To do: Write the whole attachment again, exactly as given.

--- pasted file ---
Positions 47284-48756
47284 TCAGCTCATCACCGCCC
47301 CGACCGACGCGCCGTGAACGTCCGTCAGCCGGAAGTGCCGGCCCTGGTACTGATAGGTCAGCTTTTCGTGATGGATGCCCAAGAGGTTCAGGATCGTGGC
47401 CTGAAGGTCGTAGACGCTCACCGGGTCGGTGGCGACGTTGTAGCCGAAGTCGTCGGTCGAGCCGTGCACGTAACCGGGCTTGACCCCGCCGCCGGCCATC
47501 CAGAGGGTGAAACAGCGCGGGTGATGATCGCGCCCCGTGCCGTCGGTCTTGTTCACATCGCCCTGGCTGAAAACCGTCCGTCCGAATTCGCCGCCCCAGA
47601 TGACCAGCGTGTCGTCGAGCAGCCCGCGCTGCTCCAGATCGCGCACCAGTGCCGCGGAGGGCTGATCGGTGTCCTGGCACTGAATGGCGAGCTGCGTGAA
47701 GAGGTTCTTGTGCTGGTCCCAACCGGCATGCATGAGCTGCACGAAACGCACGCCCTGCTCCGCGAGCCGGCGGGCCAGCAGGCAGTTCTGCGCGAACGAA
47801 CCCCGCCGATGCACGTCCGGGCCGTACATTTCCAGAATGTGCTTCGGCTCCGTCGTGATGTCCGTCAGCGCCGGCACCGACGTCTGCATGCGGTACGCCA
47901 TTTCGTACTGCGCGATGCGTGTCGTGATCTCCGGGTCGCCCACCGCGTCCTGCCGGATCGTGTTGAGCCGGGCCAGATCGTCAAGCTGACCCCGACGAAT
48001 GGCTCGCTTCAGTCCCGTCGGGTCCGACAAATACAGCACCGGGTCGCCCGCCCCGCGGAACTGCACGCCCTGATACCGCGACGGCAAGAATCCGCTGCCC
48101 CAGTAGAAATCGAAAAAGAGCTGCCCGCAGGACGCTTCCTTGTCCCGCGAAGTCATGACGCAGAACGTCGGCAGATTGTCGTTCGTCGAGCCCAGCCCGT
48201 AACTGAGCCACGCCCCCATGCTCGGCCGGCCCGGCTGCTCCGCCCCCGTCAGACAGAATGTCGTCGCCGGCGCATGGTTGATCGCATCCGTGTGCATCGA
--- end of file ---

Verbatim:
Positions 47284-48756
47284 TCAGCTCATCACCGCCC
47301 CGACCGACGCGCCGTGAACGTCCGTCAGCCGGAAGTGCCGGCCCTGGTACTGATAGGTCAGCTTTTCGTGATGGATGCCCAAGAGGTTCAGGATCGTGGC
47401 CTGAAGGTCGTAGACGCTCACCGGGTCGGTGGCGACGTTGTAGCCGAAGTCGTCGGTCGAGCCGTGCACGTAACCGGGCTTGACCCCGCCGCCGGCCATC
47501 CAGAGGGTGAAACAGCGCGGGTGATGATCGCGCCCCGTGCCGTCGGTCTTGTTCACATCGCCCTGGCTGAAAACCGTCCGTCCGAATTCGCCGCCCCAGA
47601 TGACCAGCGTGTCGTCGAGCAGCCCGCGCTGCTCCAGATCGCGCACCAGTGCCGCGGAGGGCTGATCGGTGTCCTGGCACTGAATGGCGAGCTGCGTGAA
47701 GAGGTTCTTGTGCTGGTCCCAACCGGCATGCATGAGCTGCACGAAACGCACGCCCTGCTCCGCGAGCCGGCGGGCCAGCAGGCAGTTCTGCGCGAACGAA
47801 CCCCGCCGATGCACGTCCGGGCCGTACATTTCCAGAATGTGCTTCGGCTCCGTCGTGATGTCCGTCAGCGCCGGCACCGACGTCTGCATGCGGTACGCCA
47901 TTTCGTACTGCGCGATGCGTGTCGTGATCTCCGGGTCGCCCACCGCGTCCTGCCGGATCGTGTTGAGCCGGGCCAGATCGTCAAGCTGACCCCGACGAAT
48001 GGCTCGCTTCAGTCCCGTCGGGTCCGACAAATACAGCACCGGGTCGCCCGCCCCGCGGAACTGCACGCCCTGATACCGCGACGGCAAGAATCCGCTGCCC
48101 CAGTAGAAATCGAAAAAGAGCTGCCCGCAGGACGCTTCCTTGTCCCGCGAAGTCATGACGCAGAACGTCGGCAGATTGTCGTTCGTCGAGCCCAGCCCGT
48201 AACTGAGCCACGCCCCCATGCTCGGCCGGCCCGGCTGCTCCGCCCCCGTCAGACAGAATGTCGTCGCCGGCGCATGGTTGATCGCATCCGTGTGCATCGA